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A Little Story: Bloating can be caused by SOOO many things! One thing I bloat from is working out which sounds SO weird but it’s very common among people! I’ve talked about bloating A TON and what I’ve done to help with my bloating! One thing that has worked for me before I workout is chugging some lemon water before starting my workout! Bloating is Normal but can be so uncomfortable, just know that it’s common and something you can’t avoid! Mine happens when I work out when I haven’t used the restroom that day, and when I super stressed! Stress has been the main reason for bloating due to my body retaining water when I’m stressed about the little things! RELAX. Don’t over stress, when you stress your body FREAKS out! Take some time and relax, drink your water, and accept that sometimes bloating will happen!
One of the main things I noticed when working out and it seems to be the most common reasoning for bloating during or after a workout is that you might be gulping down air while you are trying to catch your breath during a workout or a cool down. That can trap air in the gastrointestinal tract and cause a puffy stomach. It’s very similar to what happens when you eat too fast and swallow gas-producing air.
Another thing that can cause bloating during or after a workout sesh is eating too close to your workout time especially if your meals contain fiber, protein, and fat which takes your body longer to digest. Blood flows away from your digestive tract and goes towards your muscles so, in turn, it slows your digestion down which may cause bloating.
The amount of sodium in your body has to be in the right proportion to the amount of blood plasma. If you are dehydrated, over-hydrated or otherwise have relatively low levels of sodium, your body starts to get out of balance and bloating can result. Dehydration is a common cause when exercising; with dehydration both the levels of sodium and water are low, and you will stop sweating to conserve water. Drinking too much water before, during and after exercise can lead to over-hydration, especially in endurance athletes, which leads to bloating because your body is saturated with fluids, and your sodium levels are relatively low. Many people who are just starting to work out retain water because the body is not used to it and is in a mild state of shock. In this case, the body conserves fluids to prepare for the possible future loss.
What and how much you eat can lead to bloating. When you begin an exercise program, your appetite increases. Many people easily resort to overeating when this happens, thinking that they will easily burn the calories off when exercising, and gain weight. Eating right before exercising can also lead to a bloated feeling. Intolerance to certain foods, especially milk products, can lead to digestive issues that cause bloating, and it can be exacerbated during exercise. Eating a small meal no sooner than 30 minutes before exercising can help avoid bloating from overeating. Eat large meals at least two hours before exercising. Monitor your eating habits to see if you have any reactions to certain foods.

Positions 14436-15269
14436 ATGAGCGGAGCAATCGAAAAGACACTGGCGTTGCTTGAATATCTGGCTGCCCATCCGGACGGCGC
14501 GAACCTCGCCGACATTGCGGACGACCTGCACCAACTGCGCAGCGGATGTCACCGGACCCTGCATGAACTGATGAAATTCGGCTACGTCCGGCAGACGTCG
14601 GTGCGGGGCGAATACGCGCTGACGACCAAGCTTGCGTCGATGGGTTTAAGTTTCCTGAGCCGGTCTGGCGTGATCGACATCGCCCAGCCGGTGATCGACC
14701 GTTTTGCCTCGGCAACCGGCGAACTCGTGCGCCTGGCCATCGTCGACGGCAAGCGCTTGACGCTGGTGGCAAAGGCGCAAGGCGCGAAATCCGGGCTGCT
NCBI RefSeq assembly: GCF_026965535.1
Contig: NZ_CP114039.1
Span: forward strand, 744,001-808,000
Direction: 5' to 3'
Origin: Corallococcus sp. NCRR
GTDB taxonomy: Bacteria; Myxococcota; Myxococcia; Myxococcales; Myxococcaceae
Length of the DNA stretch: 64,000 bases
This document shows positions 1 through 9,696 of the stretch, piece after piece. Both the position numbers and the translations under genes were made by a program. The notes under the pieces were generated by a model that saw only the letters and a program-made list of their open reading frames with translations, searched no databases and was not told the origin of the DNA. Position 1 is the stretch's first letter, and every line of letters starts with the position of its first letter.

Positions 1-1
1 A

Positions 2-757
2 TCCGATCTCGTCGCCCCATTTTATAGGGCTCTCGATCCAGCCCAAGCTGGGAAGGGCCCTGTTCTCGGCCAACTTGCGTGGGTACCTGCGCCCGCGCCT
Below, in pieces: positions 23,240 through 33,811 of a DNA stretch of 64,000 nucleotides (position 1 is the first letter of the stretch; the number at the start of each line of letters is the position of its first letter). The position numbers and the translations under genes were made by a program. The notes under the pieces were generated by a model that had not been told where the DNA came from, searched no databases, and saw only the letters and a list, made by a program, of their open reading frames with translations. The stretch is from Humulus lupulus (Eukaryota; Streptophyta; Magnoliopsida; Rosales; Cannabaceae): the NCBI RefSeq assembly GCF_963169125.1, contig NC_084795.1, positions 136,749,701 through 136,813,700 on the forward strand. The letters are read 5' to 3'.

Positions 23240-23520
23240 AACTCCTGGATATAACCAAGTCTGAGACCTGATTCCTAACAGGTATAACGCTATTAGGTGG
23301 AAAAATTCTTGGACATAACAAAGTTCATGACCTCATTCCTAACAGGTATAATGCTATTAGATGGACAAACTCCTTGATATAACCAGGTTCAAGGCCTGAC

- Inflammation: As your body repairs itself after intense exercise, it sends extra fluid to your tissues to help patch up micro muscle tears. This is a normal process, and actually important for recovery, but that excess fluid may make you feel heavier than you did before your workout.
- Heat: If you typically notice bloating after working out in hot weather or inside a stuffy gym, heat could be adding to the problem. Your body releases sodium and water as you sweat, but this can also cause it to retain water as a response to lost fluids. Try to work out in well-air-conditioned gyms and avoid wearing gear that’s too tight or that isn’t breathable.
- Your body isn’t used to intense activity: Whether you’ve just begun your fitness journey or you’re getting back into the swing of things, bloating may be a natural response to stress. Your body releases cortisol (the stress hormone) during exercise, which can impact your fluids and cause your body to retain water. But don’t worry — allow your body to adjust to your new workout regimen and the bloating should disappear after a couple weeks.